The Grand Council of the Crees

Address By Grand Chief Dr. Ted Moses: The 11th of November is a Cree Holiday

The 11th of November is a Cree Holiday

Posted: 2001-10-26

The 11th of November is a Cree national holiday. On the 11th of November 1975 we signed the James Bay and Northern Quebec Agreement. That agreement was the culmination of years of struggle to protect the rights of the Cree People. And when I say "struggle" I mean struggle in its most literal and factual sense.

Consider this: The James Bay Project Project La Grande, was undertaken without our consent, without consultation, without environmental impact studies, without taking into consideration in any way that it was being built on land where people lived, where our people got their food, where our people were buried, where our history took place as recorded in the thousands of names we gave to everything on the land, where our people had lived for literally thousands of years. Hard as it may be to believe now, we only found out that there was a James Bay Project because we heard about it on the radio.

At the time we did not have a means to express our views to the larger society, nor were we organized to oppose such a massive project with the vast financial backing and power of the provincial government behind it. We did not know what the project was. For most of our people their only experience with dams were the ones beavers made. And we had no formal sense of our own legal or human rights or entitlements except for the feeling of moral indignation that most people experience when they feel that they are being wronged or cheated.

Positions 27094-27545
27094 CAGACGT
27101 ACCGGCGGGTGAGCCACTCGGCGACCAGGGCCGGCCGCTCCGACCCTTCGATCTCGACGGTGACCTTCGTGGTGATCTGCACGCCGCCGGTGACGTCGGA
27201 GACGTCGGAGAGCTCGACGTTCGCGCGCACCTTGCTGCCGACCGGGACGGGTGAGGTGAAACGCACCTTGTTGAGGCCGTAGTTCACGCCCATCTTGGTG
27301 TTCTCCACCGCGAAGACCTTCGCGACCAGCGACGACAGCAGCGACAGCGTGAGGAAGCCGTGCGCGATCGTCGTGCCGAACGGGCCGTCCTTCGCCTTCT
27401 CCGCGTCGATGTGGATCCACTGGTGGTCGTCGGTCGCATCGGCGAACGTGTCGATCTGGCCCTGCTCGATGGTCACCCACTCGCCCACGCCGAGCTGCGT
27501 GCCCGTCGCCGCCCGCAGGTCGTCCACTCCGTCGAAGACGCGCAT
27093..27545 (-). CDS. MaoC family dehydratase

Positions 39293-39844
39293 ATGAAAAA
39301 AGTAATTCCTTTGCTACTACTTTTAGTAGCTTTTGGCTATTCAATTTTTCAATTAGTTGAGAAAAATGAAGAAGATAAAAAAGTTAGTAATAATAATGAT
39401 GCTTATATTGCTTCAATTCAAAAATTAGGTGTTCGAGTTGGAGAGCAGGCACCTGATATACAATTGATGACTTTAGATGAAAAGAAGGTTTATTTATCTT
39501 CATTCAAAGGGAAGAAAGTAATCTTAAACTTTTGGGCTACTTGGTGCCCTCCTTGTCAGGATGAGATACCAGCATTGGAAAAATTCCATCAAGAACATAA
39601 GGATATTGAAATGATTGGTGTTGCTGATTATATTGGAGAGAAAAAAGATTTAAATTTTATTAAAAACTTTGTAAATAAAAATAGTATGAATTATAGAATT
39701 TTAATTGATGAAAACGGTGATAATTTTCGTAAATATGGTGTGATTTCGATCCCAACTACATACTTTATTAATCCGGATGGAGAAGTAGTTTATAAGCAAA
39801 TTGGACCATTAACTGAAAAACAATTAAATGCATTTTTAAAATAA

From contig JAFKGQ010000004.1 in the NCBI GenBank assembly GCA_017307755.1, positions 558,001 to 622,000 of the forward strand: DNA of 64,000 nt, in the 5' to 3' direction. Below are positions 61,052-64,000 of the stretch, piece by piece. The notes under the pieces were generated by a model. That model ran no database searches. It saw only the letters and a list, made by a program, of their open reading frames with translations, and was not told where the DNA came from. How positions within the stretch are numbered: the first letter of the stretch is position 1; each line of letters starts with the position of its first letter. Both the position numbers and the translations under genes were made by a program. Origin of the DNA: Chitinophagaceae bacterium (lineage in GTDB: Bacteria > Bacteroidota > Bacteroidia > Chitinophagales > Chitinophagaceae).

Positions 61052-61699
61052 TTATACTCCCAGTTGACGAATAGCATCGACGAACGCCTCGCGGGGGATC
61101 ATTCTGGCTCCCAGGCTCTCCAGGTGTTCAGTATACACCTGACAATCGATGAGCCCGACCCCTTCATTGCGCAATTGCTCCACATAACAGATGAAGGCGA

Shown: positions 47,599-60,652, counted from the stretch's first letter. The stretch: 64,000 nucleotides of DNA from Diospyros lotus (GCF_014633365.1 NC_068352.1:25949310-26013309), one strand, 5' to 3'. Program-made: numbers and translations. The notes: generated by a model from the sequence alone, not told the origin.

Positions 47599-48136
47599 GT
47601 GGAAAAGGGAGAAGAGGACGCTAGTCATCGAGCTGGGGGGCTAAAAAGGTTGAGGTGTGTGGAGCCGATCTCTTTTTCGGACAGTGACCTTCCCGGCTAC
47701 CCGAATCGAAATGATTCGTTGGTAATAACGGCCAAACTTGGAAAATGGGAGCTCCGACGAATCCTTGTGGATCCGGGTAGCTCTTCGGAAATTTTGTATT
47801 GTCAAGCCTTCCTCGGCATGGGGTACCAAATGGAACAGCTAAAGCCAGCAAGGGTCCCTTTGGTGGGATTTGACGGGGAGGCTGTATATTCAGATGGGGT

Canada did not come to the Crees and offer to defend our rights. Canada did nothing. And when we complained that our rights were being violated, Quebec said that we had no rights in the James Bay Territory.

I emphasize all of this because there has been a mythology built up about the James Bay Agreement, and I want to de-mythologize what happened and what was done. Our opposition to the project was unfairly characterized as disloyalty to Canada and Quebec, and an attack on ordinary Quebecois who wanted jobs and economic development. We were the "spoilers" who where trying to stop development so that we could continue to "live in the past". Our hunting, fishing, and trapping way of life was disparaged and ridiculed for standing in the way of development and progress.

When we finally managed to have our case heard by Justice Malouf, Quebec told the court that we did not have legal rights to the territory - that we were "squatters" in the legal sense of that term, people without title or rights who were illegal occupants on land that belonged to someone else.

During all of those months that we were at trial, Justice Malouf kept an open mind. Justice Malouf was told about things that had never before come before a Canadian court. We had to explain how we lived, what we ate, what we did on the land, how we hunted, how we fished, where we lived in the winter, how we traveled in Eeyou Istchee, the Cree Territory.